The Problems of Interest Group Ratings

In the course of my political research, I have frequently used votes counted by ideological interest groups to get a handle on what is regarded in history and now as liberal and conservative. The most useful ones I have found are Americans for Constitutional Action (conservative, now defunct), American Conservative Union, and Americans for Democratic Action (liberal). Although all these groups are useful, I have found none of the interest group ratings completely satisfactory in grading ideology for several reasons. These are:

  1. They influence phenomena as much as they report it. They are designed to push legislators. If there are two votes on the same subject, interest groups will pick the one in which their position lost or the margins were closest in victory. Example: confirmations of Janice Rogers Brown and William Pryor Jr. in 2005. ADA selected the former and ACU selected the latter. Both were controversial conservative judges Bush was trying to confirm for federal appellate courts. Republicans were unanimous in voting for Brown on June 8 and three dissented on Pryor on June 9, thus ADA chose the Brown vote to portray the Republicans as more right-wing on judicial nominations while ACU chose the Pryor vote to highlight the disloyalty of three Republicans. Votes can be selected for the most extreme positions to penalize party moderates and reduce the difference that is seen between them and staunch believers on the other side.
  2. Sometimes interest groups will highlight pet causes, include votes of questionable ideology, and dock members for behavior outside of votes. ACU, for instance, chose the First Step Act as one of their votes in both Houses despite dissent coming only from a small group of conservative Republicans. This vote does not indicate conservative ideology yet they included it because they participated in its creation. For an example of docking behavior outside of votes, ADA counts failures to vote against senators and representatives. It sure is news to conservatives that failure to vote reflects their position! ACU isn’t innocent here either, as in 2016 they triple-counted statements on the nomination of Merrick Garland. Garland never came to a Senate vote, but the ACU managed to count public statements of wanting to hold a vote on him against all Democrats and a few Republicans, and credited Republicans who went along with McConnell blocking a vote on him.
  3. Conservative ratings don’t tend to do well in determining ideological differences between Democrats and vice-versa. The most egregious examples of this include ADA scoring Tea Party/Freedom Caucus people higher on liberalism than their more moderate, establishment counterparts. For instance, Andy Biggs scored a 25% and Justin Amash a 40% in 2018, while moderate Susan Collins scored a 20%. Also, ACU’s 2017 Senate ratings had over forty Democrats scoring zeroes while only one, Joe Manchin, voted more than once for the conservative position, and he scored an 8%.

Image result for American Conservative Union

 

Image result for Americans for Democratic Action

 

These ratings organizations serve as much to ideologically police and lobby as they do to observe and report. Indeed, this phenomenon was observed by researcher Emily J. Charnock in her journal article, “More Than a Score: Interest Group Ratings and Polarized Politics”, when she states that “ADA and ACA scores have been heavily utilized in political science as proxies for liberalism and conservatism and used to demonstrate the growing polarization of the congressional parties. Archival evidence suggests, however, that those scores were intended to create the very phenomenon they have been used to measure. They were deeply political rather than objective metrics, which the ADA and ACA used to guide their electoral activities in accordance with an increasingly partisan strategic plan”. This is one of the reasons I am creating Mike’s Conservative Index. This index does not intend to police or lobby, rather observe and report. Indeed, I include votes back to 1861 and there’s no point to lobbying the past now is there? DW-Nominate’s first dimension tends to do a good job of determining most right-wing members of Congress but it doesn’t do so well on the left, especially in periods of ideological flux and I use the figures who scored the highest on the first dimension to determine what good conservative scores ought to be. My goal is to rectify the issues surrounding interest groups and provide a system that is accessible, so instead of scores like 0.382, I assign a solid percent based on key votes. I confess key votes are a necessary evil of the process, and this is one way my system could be critiqued compared to first dimension DW-Nominate. I also admit that after 1946 I use interest group ratings as a guide for votes, but I will often mix ACA (Americans for Constitutional Action), ACU, and ADA counted votes I find most appropriate given the methodology and rules I have employed. I am certain that my scores will not be pleasing for either the left or right for differing reasons. I am sure, for instance, that many abolitionists being conservative and many people who supported the retention of slavery being liberal will raise hell with the contemporary left as will my counting of civil rights legislation in the 1960s as against conservatism raise hell with the contemporary right. My goal is not to please, but to get closer to the truth.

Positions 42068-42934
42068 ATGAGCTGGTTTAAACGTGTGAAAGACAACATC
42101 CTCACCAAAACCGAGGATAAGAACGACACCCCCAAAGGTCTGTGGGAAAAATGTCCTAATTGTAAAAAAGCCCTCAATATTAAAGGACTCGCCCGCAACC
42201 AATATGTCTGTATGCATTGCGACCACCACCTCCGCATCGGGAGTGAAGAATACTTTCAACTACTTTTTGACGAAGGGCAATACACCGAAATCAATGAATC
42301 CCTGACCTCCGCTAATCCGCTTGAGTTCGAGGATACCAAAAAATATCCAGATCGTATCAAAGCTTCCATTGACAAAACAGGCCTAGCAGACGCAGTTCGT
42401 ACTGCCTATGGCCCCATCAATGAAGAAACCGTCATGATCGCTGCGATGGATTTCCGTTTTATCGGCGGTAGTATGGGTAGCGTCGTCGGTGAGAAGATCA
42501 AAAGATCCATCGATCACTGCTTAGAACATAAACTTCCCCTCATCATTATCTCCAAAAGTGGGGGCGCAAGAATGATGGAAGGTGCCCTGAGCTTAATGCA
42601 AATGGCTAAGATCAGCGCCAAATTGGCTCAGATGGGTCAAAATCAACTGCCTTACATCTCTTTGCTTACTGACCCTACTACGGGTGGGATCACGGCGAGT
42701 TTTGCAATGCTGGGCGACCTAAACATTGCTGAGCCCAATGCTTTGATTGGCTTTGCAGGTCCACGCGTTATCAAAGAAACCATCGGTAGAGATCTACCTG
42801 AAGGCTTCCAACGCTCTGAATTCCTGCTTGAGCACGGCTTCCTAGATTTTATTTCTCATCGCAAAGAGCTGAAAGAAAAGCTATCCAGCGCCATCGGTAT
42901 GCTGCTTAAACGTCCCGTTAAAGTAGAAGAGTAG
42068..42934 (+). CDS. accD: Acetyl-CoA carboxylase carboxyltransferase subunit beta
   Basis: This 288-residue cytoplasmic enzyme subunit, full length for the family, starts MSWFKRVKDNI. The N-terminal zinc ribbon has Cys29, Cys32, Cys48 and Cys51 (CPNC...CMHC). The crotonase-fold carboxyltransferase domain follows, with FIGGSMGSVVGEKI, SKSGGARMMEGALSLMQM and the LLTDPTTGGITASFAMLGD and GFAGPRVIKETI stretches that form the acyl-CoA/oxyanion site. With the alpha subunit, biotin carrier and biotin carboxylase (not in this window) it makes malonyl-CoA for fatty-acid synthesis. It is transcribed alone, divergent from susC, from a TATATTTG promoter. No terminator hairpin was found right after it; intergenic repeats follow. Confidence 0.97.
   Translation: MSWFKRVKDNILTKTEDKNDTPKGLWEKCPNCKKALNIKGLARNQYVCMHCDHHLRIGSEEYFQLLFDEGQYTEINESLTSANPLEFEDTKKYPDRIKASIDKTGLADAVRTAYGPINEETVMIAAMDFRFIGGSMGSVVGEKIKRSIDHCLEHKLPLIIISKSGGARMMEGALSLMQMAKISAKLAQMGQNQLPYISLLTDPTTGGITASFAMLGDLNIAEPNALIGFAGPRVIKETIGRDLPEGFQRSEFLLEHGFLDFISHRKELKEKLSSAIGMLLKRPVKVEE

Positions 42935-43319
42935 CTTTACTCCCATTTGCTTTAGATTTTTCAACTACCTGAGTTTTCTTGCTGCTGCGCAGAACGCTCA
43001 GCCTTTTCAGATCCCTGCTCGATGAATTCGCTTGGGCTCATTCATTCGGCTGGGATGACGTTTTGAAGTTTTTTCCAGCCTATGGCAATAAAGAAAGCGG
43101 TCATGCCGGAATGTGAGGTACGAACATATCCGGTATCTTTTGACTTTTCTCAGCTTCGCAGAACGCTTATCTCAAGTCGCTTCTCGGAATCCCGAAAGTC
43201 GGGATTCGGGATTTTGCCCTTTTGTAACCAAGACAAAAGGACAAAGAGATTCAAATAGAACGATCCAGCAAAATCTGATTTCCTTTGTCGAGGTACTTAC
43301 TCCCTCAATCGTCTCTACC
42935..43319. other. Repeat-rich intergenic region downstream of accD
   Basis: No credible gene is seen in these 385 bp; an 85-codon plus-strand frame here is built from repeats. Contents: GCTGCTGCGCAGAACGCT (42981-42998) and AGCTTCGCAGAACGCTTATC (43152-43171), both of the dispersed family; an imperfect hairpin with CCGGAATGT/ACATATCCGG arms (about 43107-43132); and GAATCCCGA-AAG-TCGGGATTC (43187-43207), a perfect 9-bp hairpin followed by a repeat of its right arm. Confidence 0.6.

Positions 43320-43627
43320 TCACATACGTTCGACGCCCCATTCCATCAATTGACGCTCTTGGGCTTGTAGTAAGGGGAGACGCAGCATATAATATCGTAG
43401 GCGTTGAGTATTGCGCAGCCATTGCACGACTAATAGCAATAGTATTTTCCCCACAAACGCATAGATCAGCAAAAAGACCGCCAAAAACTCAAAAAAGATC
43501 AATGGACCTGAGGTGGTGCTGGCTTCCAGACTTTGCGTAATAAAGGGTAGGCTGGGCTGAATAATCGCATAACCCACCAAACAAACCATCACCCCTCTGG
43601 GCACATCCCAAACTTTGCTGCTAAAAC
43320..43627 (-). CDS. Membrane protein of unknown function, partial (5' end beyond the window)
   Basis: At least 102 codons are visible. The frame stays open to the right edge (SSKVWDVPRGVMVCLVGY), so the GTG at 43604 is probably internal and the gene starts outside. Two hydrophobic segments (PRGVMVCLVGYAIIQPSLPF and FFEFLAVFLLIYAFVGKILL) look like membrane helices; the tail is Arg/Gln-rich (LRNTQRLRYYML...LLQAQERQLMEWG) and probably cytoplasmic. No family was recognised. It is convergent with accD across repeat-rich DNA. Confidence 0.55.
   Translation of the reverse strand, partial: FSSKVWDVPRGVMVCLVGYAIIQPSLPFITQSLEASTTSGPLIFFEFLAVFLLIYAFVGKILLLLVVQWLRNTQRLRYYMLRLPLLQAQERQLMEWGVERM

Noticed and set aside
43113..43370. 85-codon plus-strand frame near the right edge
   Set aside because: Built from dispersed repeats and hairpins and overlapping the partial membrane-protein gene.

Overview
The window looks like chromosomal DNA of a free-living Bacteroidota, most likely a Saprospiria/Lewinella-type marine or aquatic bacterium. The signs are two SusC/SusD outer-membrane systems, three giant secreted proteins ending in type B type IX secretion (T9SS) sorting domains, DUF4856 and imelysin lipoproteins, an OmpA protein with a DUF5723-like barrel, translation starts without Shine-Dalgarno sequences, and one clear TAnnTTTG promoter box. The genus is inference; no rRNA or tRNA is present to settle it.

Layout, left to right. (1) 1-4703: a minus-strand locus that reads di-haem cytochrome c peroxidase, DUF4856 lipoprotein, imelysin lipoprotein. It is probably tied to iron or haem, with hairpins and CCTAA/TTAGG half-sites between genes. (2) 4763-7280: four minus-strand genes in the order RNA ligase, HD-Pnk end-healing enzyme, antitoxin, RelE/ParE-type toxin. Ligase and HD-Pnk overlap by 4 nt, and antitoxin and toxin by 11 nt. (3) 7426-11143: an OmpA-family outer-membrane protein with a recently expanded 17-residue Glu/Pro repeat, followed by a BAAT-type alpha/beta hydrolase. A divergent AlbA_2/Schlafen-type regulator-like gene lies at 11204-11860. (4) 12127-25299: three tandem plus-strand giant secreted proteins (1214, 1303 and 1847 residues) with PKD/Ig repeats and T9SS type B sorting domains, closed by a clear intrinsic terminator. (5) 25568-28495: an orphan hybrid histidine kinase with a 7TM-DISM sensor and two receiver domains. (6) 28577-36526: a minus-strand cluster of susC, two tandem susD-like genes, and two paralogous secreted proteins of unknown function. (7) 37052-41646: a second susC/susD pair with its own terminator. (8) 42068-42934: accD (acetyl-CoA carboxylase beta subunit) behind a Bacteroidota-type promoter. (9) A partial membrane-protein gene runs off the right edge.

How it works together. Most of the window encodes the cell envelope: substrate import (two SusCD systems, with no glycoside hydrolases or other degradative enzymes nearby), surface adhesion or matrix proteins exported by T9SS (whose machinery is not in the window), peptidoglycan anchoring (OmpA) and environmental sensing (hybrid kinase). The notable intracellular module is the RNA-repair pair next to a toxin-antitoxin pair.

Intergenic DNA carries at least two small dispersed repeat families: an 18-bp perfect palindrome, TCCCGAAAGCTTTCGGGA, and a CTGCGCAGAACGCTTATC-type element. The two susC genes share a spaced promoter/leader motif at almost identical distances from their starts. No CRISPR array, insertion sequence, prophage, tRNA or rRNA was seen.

References

Charnock, E.J. (2018). More Than a Score: Interest Group Ratings and Polarized Politics. Studies in American Political Development, 32 (1), 49-78.

Retrieved from

https://www.cambridge.org/core/journals/studies-in-american-political-development/article/more-than-a-score-interest-group-ratings-and-polarized-politics/0E1ACA09AE94B5D509861EE170B205EC

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